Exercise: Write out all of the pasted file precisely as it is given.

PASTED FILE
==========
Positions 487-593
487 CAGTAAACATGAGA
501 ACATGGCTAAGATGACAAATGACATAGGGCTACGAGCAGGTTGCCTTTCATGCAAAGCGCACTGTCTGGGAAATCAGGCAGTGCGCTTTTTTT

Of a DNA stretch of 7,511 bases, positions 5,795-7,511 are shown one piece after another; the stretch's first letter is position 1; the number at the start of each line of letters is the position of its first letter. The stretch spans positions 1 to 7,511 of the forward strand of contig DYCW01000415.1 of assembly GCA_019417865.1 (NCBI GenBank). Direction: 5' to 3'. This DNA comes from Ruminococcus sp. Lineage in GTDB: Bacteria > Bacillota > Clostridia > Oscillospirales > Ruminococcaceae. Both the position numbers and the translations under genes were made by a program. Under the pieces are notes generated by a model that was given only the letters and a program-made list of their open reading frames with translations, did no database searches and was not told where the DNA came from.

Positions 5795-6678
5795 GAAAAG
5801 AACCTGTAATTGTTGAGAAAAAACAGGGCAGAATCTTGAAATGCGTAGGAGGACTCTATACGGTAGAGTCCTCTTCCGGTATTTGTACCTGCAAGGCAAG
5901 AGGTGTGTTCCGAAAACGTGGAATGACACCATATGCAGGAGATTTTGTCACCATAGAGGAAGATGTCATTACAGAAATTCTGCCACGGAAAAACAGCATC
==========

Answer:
Positions 487-593
487 CAGTAAACATGAGA
501 ACATGGCTAAGATGACAAATGACATAGGGCTACGAGCAGGTTGCCTTTCATGCAAAGCGCACTGTCTGGGAAATCAGGCAGTGCGCTTTTTTT

Of a DNA stretch of 7,511 bases, positions 5,795-7,511 are shown one piece after another; the stretch's first letter is position 1; the number at the start of each line of letters is the position of its first letter. The stretch spans positions 1 to 7,511 of the forward strand of contig DYCW01000415.1 of assembly GCA_019417865.1 (NCBI GenBank). Direction: 5' to 3'. This DNA comes from Ruminococcus sp. Lineage in GTDB: Bacteria > Bacillota > Clostridia > Oscillospirales > Ruminococcaceae. Both the position numbers and the translations under genes were made by a program. Under the pieces are notes generated by a model that was given only the letters and a program-made list of their open reading frames with translations, did no database searches and was not told where the DNA came from.

Positions 5795-6678
5795 GAAAAG
5801 AACCTGTAATTGTTGAGAAAAAACAGGGCAGAATCTTGAAATGCGTAGGAGGACTCTATACGGTAGAGTCCTCTTCCGGTATTTGTACCTGCAAGGCAAG
5901 AGGTGTGTTCCGAAAACGTGGAATGACACCATATGCAGGAGATTTTGTCACCATAGAGGAAGATGTCATTACAGAAATTCTGCCACGGAAAAACAGCATC